For house hunters, this information could be useful when deciding where to buy a new home. But it's just as important for people who've lived in the same home for a while.
'People who have never been flooded don't expect it and don't prepare for it, but many claims come in from first-timers,' says Colin.
'For people who have been affected by floods, it's often personal possessions that they are most upset to lose,' says Colin. 'Don't forget to take any school books or photo albums from beneath coffee tables or lower shelves. It's also worth making digital copies of everything well in advance so that it's backed up.
'Blocked up drains were a common complaint during the recent floods,' he adds. You can install non-return valves on your pipes if you're concerned about blocked and overflowing drains.
It's also worth making sure you have the receipts and manuals for appliances stored somewhere safe – you may need these when you make your insurance claim.
Don't try to move anything that's too heavy for you to do so safely – flood management companies are trained to take all the necessary steps to prevent secondary damage to your home, including moving heavy objects and carpets.
Before you move anything, take photos and make an inventory of everything you take to higher ground. As an extra step, you can find out which local flood management company your insurer uses and make a note of their details.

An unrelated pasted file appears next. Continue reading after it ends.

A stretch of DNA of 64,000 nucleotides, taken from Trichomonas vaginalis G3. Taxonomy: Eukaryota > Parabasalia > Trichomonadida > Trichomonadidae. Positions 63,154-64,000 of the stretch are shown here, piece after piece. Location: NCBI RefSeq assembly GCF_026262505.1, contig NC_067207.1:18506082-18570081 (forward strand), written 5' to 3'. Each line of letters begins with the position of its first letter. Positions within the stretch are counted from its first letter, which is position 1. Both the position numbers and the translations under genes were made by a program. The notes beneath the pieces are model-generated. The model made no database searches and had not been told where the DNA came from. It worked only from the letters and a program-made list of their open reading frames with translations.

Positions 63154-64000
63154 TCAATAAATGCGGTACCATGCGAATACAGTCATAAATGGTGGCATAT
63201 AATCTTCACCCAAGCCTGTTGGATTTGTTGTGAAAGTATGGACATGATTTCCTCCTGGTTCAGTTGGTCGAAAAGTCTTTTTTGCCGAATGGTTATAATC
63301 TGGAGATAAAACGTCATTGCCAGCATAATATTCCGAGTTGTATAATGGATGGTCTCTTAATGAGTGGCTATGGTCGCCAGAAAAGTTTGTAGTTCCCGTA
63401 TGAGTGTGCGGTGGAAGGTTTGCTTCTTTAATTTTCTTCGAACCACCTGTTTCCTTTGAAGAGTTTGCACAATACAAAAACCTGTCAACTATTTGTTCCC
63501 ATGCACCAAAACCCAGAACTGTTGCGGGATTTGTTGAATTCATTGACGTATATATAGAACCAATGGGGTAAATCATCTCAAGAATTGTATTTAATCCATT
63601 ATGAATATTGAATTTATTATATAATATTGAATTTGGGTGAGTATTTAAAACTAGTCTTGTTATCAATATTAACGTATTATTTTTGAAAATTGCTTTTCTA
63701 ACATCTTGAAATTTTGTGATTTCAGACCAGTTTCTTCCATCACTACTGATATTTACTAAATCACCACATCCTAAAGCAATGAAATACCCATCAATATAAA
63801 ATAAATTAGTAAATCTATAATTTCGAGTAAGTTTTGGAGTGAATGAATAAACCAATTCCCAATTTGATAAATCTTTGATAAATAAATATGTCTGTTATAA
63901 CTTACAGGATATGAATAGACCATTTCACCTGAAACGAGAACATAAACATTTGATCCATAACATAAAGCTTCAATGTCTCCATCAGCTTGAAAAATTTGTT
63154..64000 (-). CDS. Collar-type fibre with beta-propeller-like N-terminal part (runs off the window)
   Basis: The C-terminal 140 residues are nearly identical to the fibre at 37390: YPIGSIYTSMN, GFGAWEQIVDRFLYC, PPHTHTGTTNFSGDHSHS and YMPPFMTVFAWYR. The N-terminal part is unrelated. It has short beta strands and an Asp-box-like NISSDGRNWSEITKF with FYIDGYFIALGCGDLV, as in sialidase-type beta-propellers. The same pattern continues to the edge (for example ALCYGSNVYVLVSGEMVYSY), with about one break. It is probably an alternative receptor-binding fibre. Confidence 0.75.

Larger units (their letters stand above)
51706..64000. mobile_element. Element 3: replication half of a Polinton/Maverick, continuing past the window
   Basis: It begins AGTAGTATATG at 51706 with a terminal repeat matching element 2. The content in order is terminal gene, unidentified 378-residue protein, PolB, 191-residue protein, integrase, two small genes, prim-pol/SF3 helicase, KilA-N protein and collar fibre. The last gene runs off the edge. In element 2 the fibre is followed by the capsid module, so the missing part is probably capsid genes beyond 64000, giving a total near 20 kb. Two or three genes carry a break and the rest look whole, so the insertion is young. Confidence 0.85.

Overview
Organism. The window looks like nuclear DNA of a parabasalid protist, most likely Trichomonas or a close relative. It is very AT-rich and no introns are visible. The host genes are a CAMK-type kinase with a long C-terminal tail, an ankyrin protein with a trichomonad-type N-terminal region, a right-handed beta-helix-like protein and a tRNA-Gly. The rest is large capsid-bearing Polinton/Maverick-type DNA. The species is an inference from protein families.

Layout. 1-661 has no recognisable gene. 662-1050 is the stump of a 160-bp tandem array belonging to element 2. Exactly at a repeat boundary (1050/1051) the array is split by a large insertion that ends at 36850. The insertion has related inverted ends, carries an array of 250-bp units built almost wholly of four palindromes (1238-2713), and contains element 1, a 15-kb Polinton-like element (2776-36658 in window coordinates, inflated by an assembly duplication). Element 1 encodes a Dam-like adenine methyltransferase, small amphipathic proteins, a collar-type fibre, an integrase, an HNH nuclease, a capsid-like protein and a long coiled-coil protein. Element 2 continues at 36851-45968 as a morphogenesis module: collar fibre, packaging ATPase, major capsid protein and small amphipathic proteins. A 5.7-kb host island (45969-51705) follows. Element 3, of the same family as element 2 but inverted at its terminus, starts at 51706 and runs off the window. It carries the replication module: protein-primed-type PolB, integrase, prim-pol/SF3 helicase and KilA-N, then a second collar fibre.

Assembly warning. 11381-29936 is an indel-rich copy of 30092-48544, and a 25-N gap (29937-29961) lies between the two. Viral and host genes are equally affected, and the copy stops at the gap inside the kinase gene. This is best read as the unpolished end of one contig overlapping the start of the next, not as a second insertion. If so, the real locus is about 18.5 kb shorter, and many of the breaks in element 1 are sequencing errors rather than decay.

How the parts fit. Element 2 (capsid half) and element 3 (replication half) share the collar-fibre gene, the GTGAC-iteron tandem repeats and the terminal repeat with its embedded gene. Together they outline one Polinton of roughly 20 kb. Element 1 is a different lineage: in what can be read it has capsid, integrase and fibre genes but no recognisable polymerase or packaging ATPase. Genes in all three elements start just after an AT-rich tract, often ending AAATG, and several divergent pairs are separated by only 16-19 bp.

'When it comes to flooding, there are two types of damage,' says Colin. 'Primary damage, which is the initial impact when the flood hits, and secondary damage, which is the harm that standing flood water can cause if not dealt with efficiently.'
The moisture and humidity from floodwater can damage previously unaffected rooms, even those upstairs. So when you're at home, you should open all your windows to get air flowing through the house and stop moisture building up. At the same time, close all the doors to unaffected rooms. Take extra precautions before you do this to protect any valuables, such as storing them in a locked drawer or a safe, or even removing them from the house altogether.
As well as your home, your garden is likely to be badly damaged, and may contain debris from the surrounding neighbourhood. Wait until waters have gone down to safe levels before beginning to clear it.
Once water levels are down, remove carpets that have been damaged. But don't dispose of them: your insurer will need them to see the impact of the flood.
Most of all, be patient with the flood management professionals who are getting your home back to the way it was – but don't be afraid to ask for regular updates!
'The drying out process can be long and frustrating, but it needs to be done in order to minimise damage,' says Colin.
Flash floods can turn your whole life around. But by watching out for warnings, preparing for any eventuality and staying proactive if it happens, you can take control over how much a flood impacts your life.
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